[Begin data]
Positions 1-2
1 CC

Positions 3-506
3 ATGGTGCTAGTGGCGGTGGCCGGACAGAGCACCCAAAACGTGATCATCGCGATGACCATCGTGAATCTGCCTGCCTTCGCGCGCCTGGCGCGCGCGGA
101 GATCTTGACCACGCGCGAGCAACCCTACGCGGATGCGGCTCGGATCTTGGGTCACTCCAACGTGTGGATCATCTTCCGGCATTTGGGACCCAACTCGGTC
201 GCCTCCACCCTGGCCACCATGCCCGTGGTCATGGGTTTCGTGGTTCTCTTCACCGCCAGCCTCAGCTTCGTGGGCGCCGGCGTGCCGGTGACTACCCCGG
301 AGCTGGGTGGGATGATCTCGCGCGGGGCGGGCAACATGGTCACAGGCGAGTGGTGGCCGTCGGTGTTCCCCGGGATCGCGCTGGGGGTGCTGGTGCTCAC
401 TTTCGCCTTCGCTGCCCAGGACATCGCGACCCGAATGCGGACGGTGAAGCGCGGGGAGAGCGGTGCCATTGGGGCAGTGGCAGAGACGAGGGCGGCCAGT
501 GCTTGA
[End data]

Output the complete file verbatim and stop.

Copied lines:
Positions 1-2
1 CC

Positions 3-506
3 ATGGTGCTAGTGGCGGTGGCCGGACAGAGCACCCAAAACGTGATCATCGCGATGACCATCGTGAATCTGCCTGCCTTCGCGCGCCTGGCGCGCGCGGA
101 GATCTTGACCACGCGCGAGCAACCCTACGCGGATGCGGCTCGGATCTTGGGTCACTCCAACGTGTGGATCATCTTCCGGCATTTGGGACCCAACTCGGTC
201 GCCTCCACCCTGGCCACCATGCCCGTGGTCATGGGTTTCGTGGTTCTCTTCACCGCCAGCCTCAGCTTCGTGGGCGCCGGCGTGCCGGTGACTACCCCGG
301 AGCTGGGTGGGATGATCTCGCGCGGGGCGGGCAACATGGTCACAGGCGAGTGGTGGCCGTCGGTGTTCCCCGGGATCGCGCTGGGGGTGCTGGTGCTCAC
401 TTTCGCCTTCGCTGCCCAGGACATCGCGACCCGAATGCGGACGGTGAAGCGCGGGGAGAGCGGTGCCATTGGGGCAGTGGCAGAGACGAGGGCGGCCAGT
501 GCTTGA